The portrayal of women in Zeenat and Carmen’s family is confident and layered, capturing their decency and failure. I found myself wishing the same depth about Ana and her mother, Gloria, Zeenat’s neighbor, a Salvadoran immigrant who has been detained in Texas, first without her, and then with her daughter, both of whom are in Mexico. before leaving. Placing characters in an unjust situation is a difficult task for a writer – if Ana and Gloria were anything less than innocent, their portrayal could be read as giving ammunition to those eager to protect the American immigration system is. Nevertheless, his innocence at times reduces his sufferings.
While Gloria waits for Ana to come to the detention facility, she maintains some mental space by focusing on the facts about the birds, first gathered at the facility from a children’s book, and then other detained from the books Women buy for him from lawyers and other visitors. When Gloria focuses on facts like “birds fly, even if it kills them,” it seems effective here, a way of breeding on the page is necessary to survive in the place where she and other women And children are insecure. Physical abuse and being incited to sign his right to a day in court.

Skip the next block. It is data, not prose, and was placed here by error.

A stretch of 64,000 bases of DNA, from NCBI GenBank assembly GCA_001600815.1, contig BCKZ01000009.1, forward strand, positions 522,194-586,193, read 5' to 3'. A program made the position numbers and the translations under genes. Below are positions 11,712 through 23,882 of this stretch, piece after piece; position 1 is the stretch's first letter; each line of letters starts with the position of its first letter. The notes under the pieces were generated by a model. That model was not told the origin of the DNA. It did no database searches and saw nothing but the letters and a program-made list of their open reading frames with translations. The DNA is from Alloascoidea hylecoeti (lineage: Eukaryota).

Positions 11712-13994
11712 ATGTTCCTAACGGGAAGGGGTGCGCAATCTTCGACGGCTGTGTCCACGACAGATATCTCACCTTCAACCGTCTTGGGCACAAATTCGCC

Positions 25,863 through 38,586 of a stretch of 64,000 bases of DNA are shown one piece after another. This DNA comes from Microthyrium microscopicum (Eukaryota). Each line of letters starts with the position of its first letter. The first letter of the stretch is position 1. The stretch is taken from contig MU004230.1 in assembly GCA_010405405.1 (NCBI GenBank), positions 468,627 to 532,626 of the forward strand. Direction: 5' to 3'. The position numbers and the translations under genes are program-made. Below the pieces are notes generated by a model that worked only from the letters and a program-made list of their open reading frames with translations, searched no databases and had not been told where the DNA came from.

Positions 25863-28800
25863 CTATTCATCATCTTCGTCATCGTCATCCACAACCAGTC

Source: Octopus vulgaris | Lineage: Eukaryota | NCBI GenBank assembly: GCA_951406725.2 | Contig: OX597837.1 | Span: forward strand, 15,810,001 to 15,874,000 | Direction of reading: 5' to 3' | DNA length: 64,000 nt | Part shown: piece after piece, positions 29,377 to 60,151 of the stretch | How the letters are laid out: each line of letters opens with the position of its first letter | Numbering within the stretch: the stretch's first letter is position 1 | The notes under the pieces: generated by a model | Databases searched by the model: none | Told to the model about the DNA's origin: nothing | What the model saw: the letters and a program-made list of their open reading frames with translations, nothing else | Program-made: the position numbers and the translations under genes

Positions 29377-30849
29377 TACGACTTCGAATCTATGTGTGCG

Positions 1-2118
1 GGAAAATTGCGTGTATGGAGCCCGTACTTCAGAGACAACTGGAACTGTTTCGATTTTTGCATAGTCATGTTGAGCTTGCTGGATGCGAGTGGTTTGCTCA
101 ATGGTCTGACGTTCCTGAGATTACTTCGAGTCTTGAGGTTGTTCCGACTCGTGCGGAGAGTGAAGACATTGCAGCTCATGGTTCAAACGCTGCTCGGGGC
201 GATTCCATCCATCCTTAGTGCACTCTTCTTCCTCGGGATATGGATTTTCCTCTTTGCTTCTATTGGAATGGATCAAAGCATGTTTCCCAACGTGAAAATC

Later chapters introduce my understanding of Gloria in a different context, but what we know about her life in El Salvador is simply trauma; We learn nothing about her time in the United States before her detention and very little about her life in Mexico after that. When Ana likes to go out dancing to her mother in Miami, I happily wanted to meet Gloria, who had some room for pleasure, a trait that only underscores her life’s impossible choices.
When we meet Ana, a teenager late in the book, she returns to Miami in search of Zeenat, and like her mother, she is nice and sweet and determined. In a moment of beautiful emotional gravity, Ana realizes that her childhood belief that Zeenat tried to save her from exile was a misunderstanding. Annie’s focus is on Zeenat’s novel. Although Garcia has thoughtfully mentioned ways of granting racial privileges and privileged immigration status to her white Cuban characters, the book refrains from echoing this privilege in Ana’s narrative arc, which is never her own life. Not completely located in the context of.
However, there is a satisfying grace in Ana’s return. At the beginning of the book, Zeenat thinks of Gloria: “Even the best mothers in the world can’t always save their daughters.” From its conclusion, “women and salt” suggest that although this may be true, it is also true that in the face of tragedy, even the most flawed mothers are able to help save someone else’s daughter. May occur.